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Management of ischemic tissues and skin flaps in Re-Operative and complex hypospadias repair using vasodilators and hyperbaric oxygen.
Journal of Pediatric Urology  (IF1.83),  Pub Date : 2020-07-31, DOI: 10.1016/j.jpurol.2020.07.034
Chrystal Chang,Christine White,Alan Katz,Moneer K Hanna


Repeated and multiple surgeries for hypospadias result in varying degrees of scarring and hypovascularity of penile tissues which may result in poor healing and increasing complication rates with each additional repair. Vasodilator agents such as Nitroglycerine (NTG) can be helpful in the immediate postoperative period to improve flap viability. Hyperbaric oxygen therapy (HBOT) has well-established benefits to promote angiogenesis and wound healing. We hypothesized that NTG and HBOT, methods to promote blood flow and wound healing, would provide better outcomes in redo hypospadias surgeries and reduce complication rates; and, that HBOT and NTG would provide better outcomes compared to NTG alone.


Herein, the authors review the results of their strategy of the past 5.5 years in managing these compromised hypovascular tissues using 2% NTG and HBOT for redo surgery of hypospadias.

Study design

Between 2014 and 2019, 82 patients (2–24 years old) exhibiting varying degrees of scarring of skin and subcutaneous tissues underwent re-operative repair of hypospadias complications following failed surgeries (3–9 operations, average 5.5 failed previous repairs). There were two groups of patients: Group I (49 patients) received trimodal therapy consisting of NTG, HBOT, and local steroids. The patients were examined every 3 weeks and every 3 months thereafter. The postoperative site was photographed by the parents or by the older patient prior to each visit. Group II (33 patients) received NTG and local steroids, but not HBOT for various reasons.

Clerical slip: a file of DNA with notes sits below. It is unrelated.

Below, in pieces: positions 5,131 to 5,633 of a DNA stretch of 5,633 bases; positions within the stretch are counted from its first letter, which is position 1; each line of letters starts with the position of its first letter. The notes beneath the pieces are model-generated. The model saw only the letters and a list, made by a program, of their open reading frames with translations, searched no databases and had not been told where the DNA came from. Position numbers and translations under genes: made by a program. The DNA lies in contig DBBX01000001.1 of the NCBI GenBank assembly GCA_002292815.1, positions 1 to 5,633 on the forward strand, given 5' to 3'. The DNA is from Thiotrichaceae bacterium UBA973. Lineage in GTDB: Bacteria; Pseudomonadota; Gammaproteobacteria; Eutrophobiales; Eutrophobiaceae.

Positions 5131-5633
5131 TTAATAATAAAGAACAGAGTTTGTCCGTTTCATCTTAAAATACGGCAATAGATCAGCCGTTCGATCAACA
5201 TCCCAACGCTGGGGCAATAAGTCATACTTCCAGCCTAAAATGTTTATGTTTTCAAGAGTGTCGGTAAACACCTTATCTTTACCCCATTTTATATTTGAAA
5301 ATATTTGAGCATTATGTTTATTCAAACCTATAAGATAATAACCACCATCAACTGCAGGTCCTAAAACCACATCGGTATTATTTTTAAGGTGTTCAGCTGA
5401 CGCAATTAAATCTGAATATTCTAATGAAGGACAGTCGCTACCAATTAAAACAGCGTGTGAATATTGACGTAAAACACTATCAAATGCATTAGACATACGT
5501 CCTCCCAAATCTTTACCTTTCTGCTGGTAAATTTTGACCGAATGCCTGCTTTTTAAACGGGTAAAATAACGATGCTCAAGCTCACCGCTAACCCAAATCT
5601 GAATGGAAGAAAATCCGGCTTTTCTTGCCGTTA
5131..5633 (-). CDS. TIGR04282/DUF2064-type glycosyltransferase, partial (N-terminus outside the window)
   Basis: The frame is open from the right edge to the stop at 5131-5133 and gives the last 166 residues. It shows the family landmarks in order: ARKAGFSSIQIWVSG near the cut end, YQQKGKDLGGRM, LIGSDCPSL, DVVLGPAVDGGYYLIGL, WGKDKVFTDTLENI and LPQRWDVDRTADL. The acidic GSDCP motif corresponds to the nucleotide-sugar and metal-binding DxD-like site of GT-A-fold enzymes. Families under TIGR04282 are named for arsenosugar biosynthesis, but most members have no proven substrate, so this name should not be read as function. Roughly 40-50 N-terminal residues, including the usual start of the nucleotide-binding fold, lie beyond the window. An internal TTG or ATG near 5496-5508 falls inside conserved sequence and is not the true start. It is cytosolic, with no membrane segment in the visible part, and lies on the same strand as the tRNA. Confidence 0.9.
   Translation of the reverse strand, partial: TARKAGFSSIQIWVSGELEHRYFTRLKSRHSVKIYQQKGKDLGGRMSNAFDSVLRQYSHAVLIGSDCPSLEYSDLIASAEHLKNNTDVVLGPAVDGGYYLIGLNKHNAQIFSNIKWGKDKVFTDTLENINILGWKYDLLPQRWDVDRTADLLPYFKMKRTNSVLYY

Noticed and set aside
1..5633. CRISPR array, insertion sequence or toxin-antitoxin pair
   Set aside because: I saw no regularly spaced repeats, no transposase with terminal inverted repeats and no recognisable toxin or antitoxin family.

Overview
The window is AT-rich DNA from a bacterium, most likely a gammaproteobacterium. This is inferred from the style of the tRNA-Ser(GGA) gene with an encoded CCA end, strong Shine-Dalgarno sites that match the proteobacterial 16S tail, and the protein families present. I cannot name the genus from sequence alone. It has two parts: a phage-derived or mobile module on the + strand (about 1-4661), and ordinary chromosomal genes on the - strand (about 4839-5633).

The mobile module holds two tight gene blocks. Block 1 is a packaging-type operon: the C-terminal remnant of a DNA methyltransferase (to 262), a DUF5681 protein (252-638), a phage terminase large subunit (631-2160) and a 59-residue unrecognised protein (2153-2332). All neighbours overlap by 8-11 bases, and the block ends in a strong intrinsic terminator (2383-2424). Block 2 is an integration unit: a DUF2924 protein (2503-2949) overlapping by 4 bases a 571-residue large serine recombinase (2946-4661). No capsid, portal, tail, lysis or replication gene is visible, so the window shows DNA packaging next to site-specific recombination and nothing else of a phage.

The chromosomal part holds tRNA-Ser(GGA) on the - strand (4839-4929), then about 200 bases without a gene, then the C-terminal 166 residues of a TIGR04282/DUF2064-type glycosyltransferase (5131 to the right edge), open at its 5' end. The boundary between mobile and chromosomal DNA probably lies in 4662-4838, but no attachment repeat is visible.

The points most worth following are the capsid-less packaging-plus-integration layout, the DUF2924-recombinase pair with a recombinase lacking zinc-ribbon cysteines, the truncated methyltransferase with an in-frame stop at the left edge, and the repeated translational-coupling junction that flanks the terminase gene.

In Group I: 44/49 (88.8%) of the repairs were successful. The complications in this group included a distal repair breakdown (n = 2) and urethral fistula (n = 3). In Group II, a successful outcome was noted in 23/33 (69.6%). The follow up of the 78 patients who completed their repairs varied between 5 months and 4 years. Results are highlighted in the table.


In accordance to previously published data, the study results further support promising outcomes of application of NTG and HBOT to improve flap viability. Limitations include non-randomization of our treatment groups resulting in a retrospective evaluation of our protocol; and, the intrinsic heterogeneity of our patient population, previous surgical repairs, and scar tissues.


The proposed treatment of combining NTG and HBOT appears to result in reversal of tissue hypoxia and improved wound healing. This preliminary report shows improved outcomes with less morbidity in a group of patients with multiple hypospadias surgical failures and it warrants further application in a larger number of patients.

Summary Table. Single stage surgeries and complications.

Protocol (NTG + HBOT + local steroids)No protocol (NTG + local steroids)
45 patients33 patients
Repair of recurrent glans dehiscence [13]
Re-dehiscence 2/13
Repair of recurrent glans dehiscence [11]
Re-dehiscence 4/11
GTIP Urethroplasty [7]
Urethral fistula 2/7
GTIP Urethroplasty [8]
Glans Dehiscence & fistula 3/8
Urethral mobilization [6]
No complications
Urethral mobilization [9]
Distal breakdown 2/9
Repair of recurrent urethral fistula [10]
Recurrent fistula 1/10
Repair of recurrent urethral fistula [5] Recurrent fistula 2/5
Recurrent chordee & stricture [5] and skin scarring [4]
No complications